28 28 Water 90% of fresh water polluted 75% of Chinese cites experience water shortages 32% of hazardous waste water treated

29 29 Water Major projects – largest - N-S water diversion – 45B M 3 pa – cost $62B US Waste water treatment plants for 300 cities – cost $20B US

30 30 Atmospheric Pollution Under 1% of city dwellers breathe air that meets EU standards Linked to economic output and affluence (2010 worse than 2009) Increasing rigour in enforcing environmental standards on new investment Periodic restrictions

31 31 Solid Waste Management Situation very variable – cities can be efficient – rural very little control Priority is recycling Hazardous waste can be an issue

32 32 This all means…. China has huge issues in all environmental areas Environment has not been a priority – until recently Policy makers recognise this – China at large catching up Leads to a need for foreign technology in almost all environmental fields

33 33 This all means…. Growing concept of sustainability eg UK/China initiative in Wuhan, Chongqing and Changsha Opportunities for foreign companies with expertise in all sectors

34 34 Realising the Opportunity – Foreign companies Needs market research and clarity of USP (Unique Sales Proposition) May need development of contacts at multiple levels Contract likely to be technology transfer Recognise the probable need to localise

35 35 Maglev Trains - Mini case study (technology transfer in action) Technology from Germany First commercial application in Shanghai Much of equipment imported Second commercial application in Chengdu 10% speed increase, 30% reduction in train cost through local manufacture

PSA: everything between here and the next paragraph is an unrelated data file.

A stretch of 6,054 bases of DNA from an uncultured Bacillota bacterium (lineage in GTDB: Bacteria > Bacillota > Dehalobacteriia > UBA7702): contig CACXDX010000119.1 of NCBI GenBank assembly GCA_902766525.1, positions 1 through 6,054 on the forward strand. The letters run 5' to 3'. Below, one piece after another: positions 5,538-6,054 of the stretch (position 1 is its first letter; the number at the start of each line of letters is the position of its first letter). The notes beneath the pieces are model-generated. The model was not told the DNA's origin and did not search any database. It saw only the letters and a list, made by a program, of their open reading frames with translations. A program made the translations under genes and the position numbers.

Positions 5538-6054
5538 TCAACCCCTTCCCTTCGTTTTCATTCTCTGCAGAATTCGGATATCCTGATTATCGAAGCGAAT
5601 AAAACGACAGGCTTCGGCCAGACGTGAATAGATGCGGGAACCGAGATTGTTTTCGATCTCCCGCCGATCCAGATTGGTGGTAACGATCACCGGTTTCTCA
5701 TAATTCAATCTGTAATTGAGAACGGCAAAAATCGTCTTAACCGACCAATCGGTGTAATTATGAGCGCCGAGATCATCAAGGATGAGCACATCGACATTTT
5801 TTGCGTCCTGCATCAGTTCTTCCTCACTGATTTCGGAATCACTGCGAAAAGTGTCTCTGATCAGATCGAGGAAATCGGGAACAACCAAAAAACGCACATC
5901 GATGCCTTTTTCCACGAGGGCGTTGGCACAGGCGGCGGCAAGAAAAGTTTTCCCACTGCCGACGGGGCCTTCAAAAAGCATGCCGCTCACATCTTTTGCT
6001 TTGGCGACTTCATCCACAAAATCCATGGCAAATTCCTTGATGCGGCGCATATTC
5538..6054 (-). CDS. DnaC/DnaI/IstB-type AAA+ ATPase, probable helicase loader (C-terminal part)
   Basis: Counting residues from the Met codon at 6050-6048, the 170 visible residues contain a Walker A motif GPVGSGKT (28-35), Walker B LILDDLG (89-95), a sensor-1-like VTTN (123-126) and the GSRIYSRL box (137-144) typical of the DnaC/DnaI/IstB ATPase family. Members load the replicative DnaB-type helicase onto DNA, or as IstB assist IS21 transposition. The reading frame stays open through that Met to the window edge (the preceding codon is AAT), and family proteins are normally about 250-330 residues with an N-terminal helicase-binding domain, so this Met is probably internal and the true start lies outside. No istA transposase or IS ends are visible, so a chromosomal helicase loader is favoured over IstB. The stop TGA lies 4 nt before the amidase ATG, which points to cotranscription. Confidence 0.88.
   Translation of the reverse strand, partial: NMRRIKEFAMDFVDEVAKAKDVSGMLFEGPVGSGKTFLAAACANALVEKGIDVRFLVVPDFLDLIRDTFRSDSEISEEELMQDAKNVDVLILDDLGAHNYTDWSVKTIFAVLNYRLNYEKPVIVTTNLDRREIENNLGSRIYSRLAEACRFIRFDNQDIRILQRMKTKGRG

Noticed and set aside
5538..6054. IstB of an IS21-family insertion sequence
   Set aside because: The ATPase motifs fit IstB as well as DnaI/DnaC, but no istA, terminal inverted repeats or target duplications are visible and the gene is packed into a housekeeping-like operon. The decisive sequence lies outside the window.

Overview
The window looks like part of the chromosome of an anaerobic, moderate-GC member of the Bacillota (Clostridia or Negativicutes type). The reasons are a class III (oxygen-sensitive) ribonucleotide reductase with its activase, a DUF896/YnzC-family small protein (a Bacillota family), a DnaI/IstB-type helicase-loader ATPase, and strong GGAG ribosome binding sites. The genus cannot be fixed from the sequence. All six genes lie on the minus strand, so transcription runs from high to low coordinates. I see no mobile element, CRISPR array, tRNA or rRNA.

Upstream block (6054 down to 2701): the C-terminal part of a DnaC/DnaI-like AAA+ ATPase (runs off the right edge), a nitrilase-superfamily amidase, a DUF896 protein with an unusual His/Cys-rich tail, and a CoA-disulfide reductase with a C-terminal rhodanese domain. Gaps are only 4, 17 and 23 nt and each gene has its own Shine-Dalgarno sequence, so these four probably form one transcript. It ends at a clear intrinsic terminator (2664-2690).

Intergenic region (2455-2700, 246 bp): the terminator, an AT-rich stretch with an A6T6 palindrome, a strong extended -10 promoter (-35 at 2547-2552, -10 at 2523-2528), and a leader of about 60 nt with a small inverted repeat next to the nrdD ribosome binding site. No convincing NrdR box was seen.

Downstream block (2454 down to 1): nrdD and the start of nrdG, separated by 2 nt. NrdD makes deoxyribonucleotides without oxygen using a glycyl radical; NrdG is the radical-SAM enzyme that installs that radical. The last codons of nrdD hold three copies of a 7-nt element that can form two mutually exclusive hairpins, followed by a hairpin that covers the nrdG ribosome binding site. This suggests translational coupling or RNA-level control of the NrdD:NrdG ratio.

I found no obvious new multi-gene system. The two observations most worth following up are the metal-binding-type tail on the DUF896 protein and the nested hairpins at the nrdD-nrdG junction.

36 36 Realising the Opportunity – Foreign companies Contracts can be complex Process – relative positions change with time IP – adaptation / erosion Renegotiation

37 37 Realising the Opportunity – Foreign companies Shy bairns get nowt!

38 38 Realising the Opportunity – Foreign companies Shy bairns get nowt! (in large families children who were shy got nothing to eat!)

39 39 Selling Green to China Case Study – Compak Systems

40 40 Selling Green to China Case Study – Compak Systems Produces panel boards Uses waste agricultural fibre Non-carcinogenic resin Local factory scale - 12,000 te/a

41 41 Selling Green to China Case Study – Compak Systems

42 42 Selling Green to China Case Study – Compak Systems Time to first sale – 11 years from first contact (Note!!! This is an extreme!!!) Sale was technology transfer – limited equipment Project required extensive support IP- Localisation had an effect - Divide and protect policy

43 43 Selling Green to China Case Study – Compak Systems Core technologies – press, resin mixing Core technologies High IP risk Use several suppliers from outside of the industry Standard technologies – sawing, sanding, dust extraction Standard technologies – Low IP risk Buy from local specialist suppliers Protecting the intellectual property

44 44 Selling Green to China Case Study – Compak Systems Contract involved royalties, management fees, equipment, eventually a JV Contract was renegotiated after first sale UK involvement was vital in obtaining further sales (4 plants in China)

45 45 Conclusions Growth has taken priority over environment in China – until recently Changing government policy, commercial and individual awareness Opportunities in every sector Opportunity is likely to come in technology and know-how transfer Need USP, patience, staying power to enter and stay in market